if ((!(ctx->mount_flags & EXT2_MF_MOUNTED)) ||
          ((ctx->mount_flags & EXT2_MF_ISROOT) &&
           (ctx->mount_flags & EXT2_MF_READONLY) &&
           !(ctx->options & E2F_OPT_WRITECHECK)))
              return;

      if ((ctx->options & E2F_OPT_READONLY) &&
          !(ctx->options & E2F_OPT_WRITECHECK)) {
              printf(_("Warning!  %s is mounted.\n"), ctx->filesystem_name);
              return;
      }

Note that for / ctx->mount_flags is checked for read only, whereas for other filesystems ctx->options is used.

I modified the code to:

        if ((!(ctx->mount_flags & EXT2_MF_MOUNTED)) ||
            ((ctx->mount_flags & EXT2_MF_READONLY) &&
             !(ctx->options & E2F_OPT_WRITECHECK))) {
                if (!(ctx->mount_flags & EXT2_MF_ISROOT))
                        printf(_("Warning!  %s is mounted.\n"), ctx->filesystem_name);
                return;
        }

and did not get a "WARNING!!!  The filesystem is mounted.   If you continue you ***WILL*** cause ***SEVERE*** filesystem damage." message, instead it returned the somewhat less alarming warning in the printf statement.

When the filesystem in question is mounted with "ro" option I see:
ctx->mount_flags & EXT2_MF_READONLY is TRUE.
ctx->options & E2F_OPT_READONLY is FALSE.

when mounted regularly (i.e. "rw") I see:
ctx->mount_flags & EXT2_MF_READONLY is FALSE.
ctx->options & E2F_OPT_READONLY is FALSE.

I've not tried patching e2fsck yet (in my /sbin, the files e2fsck, fsck.ext2 fsck.ext3, fsck.ext4 and fsck.ext4dev are identical), though I'm wondering if this might have something to do with the complaint about /usr on boot.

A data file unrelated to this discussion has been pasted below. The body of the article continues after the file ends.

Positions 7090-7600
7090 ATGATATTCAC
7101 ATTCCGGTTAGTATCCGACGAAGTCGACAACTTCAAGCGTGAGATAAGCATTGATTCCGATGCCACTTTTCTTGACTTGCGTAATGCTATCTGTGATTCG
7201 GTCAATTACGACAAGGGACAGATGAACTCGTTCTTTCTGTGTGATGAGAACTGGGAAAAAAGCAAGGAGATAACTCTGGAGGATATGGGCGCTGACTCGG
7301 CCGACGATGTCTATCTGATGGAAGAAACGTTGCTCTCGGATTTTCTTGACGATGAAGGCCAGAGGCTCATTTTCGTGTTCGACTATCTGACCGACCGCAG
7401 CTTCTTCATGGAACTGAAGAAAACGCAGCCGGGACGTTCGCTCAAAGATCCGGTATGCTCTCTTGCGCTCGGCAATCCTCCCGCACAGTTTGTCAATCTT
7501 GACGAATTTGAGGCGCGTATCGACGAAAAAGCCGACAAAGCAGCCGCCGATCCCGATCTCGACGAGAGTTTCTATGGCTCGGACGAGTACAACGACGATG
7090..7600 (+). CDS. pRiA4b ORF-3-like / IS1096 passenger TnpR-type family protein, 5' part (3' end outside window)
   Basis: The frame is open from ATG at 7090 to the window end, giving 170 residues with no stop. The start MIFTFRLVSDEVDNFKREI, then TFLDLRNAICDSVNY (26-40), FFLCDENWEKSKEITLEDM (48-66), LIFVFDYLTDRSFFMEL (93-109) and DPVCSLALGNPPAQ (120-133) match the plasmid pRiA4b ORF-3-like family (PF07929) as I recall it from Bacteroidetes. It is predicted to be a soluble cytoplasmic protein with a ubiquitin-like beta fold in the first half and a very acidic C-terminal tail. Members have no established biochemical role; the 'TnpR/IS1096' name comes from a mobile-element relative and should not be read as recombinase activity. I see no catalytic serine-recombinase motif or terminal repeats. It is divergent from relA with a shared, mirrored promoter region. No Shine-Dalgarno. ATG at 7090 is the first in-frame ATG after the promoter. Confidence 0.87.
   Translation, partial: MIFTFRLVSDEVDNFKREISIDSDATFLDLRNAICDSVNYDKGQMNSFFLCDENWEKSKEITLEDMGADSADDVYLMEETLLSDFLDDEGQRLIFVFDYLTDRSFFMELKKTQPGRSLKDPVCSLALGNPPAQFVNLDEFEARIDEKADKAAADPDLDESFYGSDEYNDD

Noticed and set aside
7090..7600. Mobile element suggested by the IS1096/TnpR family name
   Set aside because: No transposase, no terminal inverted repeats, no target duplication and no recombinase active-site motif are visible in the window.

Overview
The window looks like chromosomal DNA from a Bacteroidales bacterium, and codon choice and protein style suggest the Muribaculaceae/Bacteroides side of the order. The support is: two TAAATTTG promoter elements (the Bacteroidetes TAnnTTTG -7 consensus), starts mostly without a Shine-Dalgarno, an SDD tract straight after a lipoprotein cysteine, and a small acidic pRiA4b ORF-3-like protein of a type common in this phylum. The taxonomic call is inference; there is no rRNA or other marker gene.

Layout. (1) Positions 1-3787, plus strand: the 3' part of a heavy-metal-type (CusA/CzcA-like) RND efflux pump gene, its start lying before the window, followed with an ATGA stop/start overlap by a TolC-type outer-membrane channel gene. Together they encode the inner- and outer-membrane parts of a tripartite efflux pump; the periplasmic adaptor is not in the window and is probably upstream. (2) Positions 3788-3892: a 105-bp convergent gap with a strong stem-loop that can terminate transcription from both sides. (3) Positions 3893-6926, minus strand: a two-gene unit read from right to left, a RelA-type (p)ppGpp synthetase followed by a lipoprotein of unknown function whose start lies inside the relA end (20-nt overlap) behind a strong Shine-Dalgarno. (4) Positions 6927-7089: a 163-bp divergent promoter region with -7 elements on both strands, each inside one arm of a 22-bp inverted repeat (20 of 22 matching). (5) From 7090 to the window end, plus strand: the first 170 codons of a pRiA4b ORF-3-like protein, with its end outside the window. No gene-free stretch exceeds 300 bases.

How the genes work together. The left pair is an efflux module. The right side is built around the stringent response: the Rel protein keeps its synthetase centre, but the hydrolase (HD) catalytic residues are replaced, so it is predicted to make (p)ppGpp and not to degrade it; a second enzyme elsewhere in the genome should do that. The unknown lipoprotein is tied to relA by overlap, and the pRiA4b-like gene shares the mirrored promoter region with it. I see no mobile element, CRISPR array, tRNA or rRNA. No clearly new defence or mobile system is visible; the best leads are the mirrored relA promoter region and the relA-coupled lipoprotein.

Comment 24 BobbyK 2013-01-15 01:30:51 UTC
More digging, looks like e2fsprogs-1.42.6 might do something similar:

        if ((!(ctx->mount_flags & (EXT2_MF_MOUNTED | EXT2_MF_BUSY))) ||
            ((ctx->mount_flags & EXT2_MF_ISROOT) &&
             (ctx->mount_flags & EXT2_MF_READONLY) &&
             !(ctx->options & E2F_OPT_WRITECHECK)))
                return;

        if (((ctx->options & E2F_OPT_READONLY) ||
             ((ctx->options & E2F_OPT_FORCE) &&
              (ctx->mount_flags & EXT2_MF_READONLY))) &&
            !(ctx->options & E2F_OPT_WRITECHECK)) {
                log_out(ctx, _("Warning!  %s is %s.\n"),
                        ctx->filesystem_name,
                        ctx->mount_flags & EXT2_MF_MOUNTED ?
                                "mounted" : "in use");
                return;
        }

though it looks like it requires a force option somewhere ...
Comment 25 BobbyK 2013-01-17 00:18:16 UTC
I'll need to reboot to see whether fsck is forced in the genkernel initramfs:

# date ; mount -o "ro,noauto,noatime" /dev/sdg4 /next ; date ; fsck /dev/sdg4 ; date ; fsck -nf /dev/sdg4 ; date ; umount /next
Wed Jan 16 19:08:49 EST 2013
Wed Jan 16 19:08:49 EST 2013
fsck from util-linux 2.21.2
e2fsck 1.42.6 (21-Sep-2012)